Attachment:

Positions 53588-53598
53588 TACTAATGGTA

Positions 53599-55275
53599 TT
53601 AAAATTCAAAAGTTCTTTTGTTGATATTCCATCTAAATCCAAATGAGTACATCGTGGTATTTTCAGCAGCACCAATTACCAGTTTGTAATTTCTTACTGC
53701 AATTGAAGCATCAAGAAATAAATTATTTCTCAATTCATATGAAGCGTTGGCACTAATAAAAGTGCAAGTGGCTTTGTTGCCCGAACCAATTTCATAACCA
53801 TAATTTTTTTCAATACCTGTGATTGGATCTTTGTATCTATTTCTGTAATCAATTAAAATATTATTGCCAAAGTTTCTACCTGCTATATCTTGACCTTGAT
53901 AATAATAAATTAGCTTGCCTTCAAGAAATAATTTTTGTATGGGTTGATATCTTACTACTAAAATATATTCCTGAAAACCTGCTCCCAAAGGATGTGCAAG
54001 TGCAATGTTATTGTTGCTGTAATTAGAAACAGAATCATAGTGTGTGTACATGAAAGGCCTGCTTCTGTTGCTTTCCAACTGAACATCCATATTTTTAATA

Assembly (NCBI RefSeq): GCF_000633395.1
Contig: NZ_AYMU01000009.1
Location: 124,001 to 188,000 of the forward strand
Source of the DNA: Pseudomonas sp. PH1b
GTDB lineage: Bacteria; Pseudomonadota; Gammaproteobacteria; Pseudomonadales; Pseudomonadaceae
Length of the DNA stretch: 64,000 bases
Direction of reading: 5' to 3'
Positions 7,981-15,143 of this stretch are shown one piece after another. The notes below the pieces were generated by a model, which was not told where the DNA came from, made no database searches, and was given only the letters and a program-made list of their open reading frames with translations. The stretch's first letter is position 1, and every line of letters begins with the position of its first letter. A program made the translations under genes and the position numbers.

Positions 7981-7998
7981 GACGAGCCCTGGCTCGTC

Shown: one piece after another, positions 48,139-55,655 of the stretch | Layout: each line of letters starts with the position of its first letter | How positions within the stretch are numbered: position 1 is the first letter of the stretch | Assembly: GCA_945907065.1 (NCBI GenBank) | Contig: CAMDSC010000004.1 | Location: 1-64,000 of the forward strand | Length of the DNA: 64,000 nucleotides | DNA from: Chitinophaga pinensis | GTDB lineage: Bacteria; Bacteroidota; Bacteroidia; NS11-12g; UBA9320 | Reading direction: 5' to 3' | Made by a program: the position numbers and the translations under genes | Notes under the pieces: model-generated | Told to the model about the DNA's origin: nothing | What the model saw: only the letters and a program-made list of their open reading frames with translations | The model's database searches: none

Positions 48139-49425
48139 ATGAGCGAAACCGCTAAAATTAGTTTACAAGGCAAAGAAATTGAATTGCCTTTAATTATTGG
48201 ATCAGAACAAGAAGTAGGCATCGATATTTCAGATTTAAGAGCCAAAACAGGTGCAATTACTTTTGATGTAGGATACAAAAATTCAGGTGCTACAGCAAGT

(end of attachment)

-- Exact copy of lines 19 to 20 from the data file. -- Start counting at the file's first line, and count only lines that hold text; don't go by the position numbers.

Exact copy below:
7981 GACGAGCCCTGGCTCGTC

Shown: one piece after another, positions 48,139-55,655 of the stretch | Layout: each line of letters starts with the position of its first letter | How positions within the stretch are numbered: position 1 is the first letter of the stretch | Assembly: GCA_945907065.1 (NCBI GenBank) | Contig: CAMDSC010000004.1 | Location: 1-64,000 of the forward strand | Length of the DNA: 64,000 nucleotides | DNA from: Chitinophaga pinensis | GTDB lineage: Bacteria; Bacteroidota; Bacteroidia; NS11-12g; UBA9320 | Reading direction: 5' to 3' | Made by a program: the position numbers and the translations under genes | Notes under the pieces: model-generated | Told to the model about the DNA's origin: nothing | What the model saw: only the letters and a program-made list of their open reading frames with translations | The model's database searches: none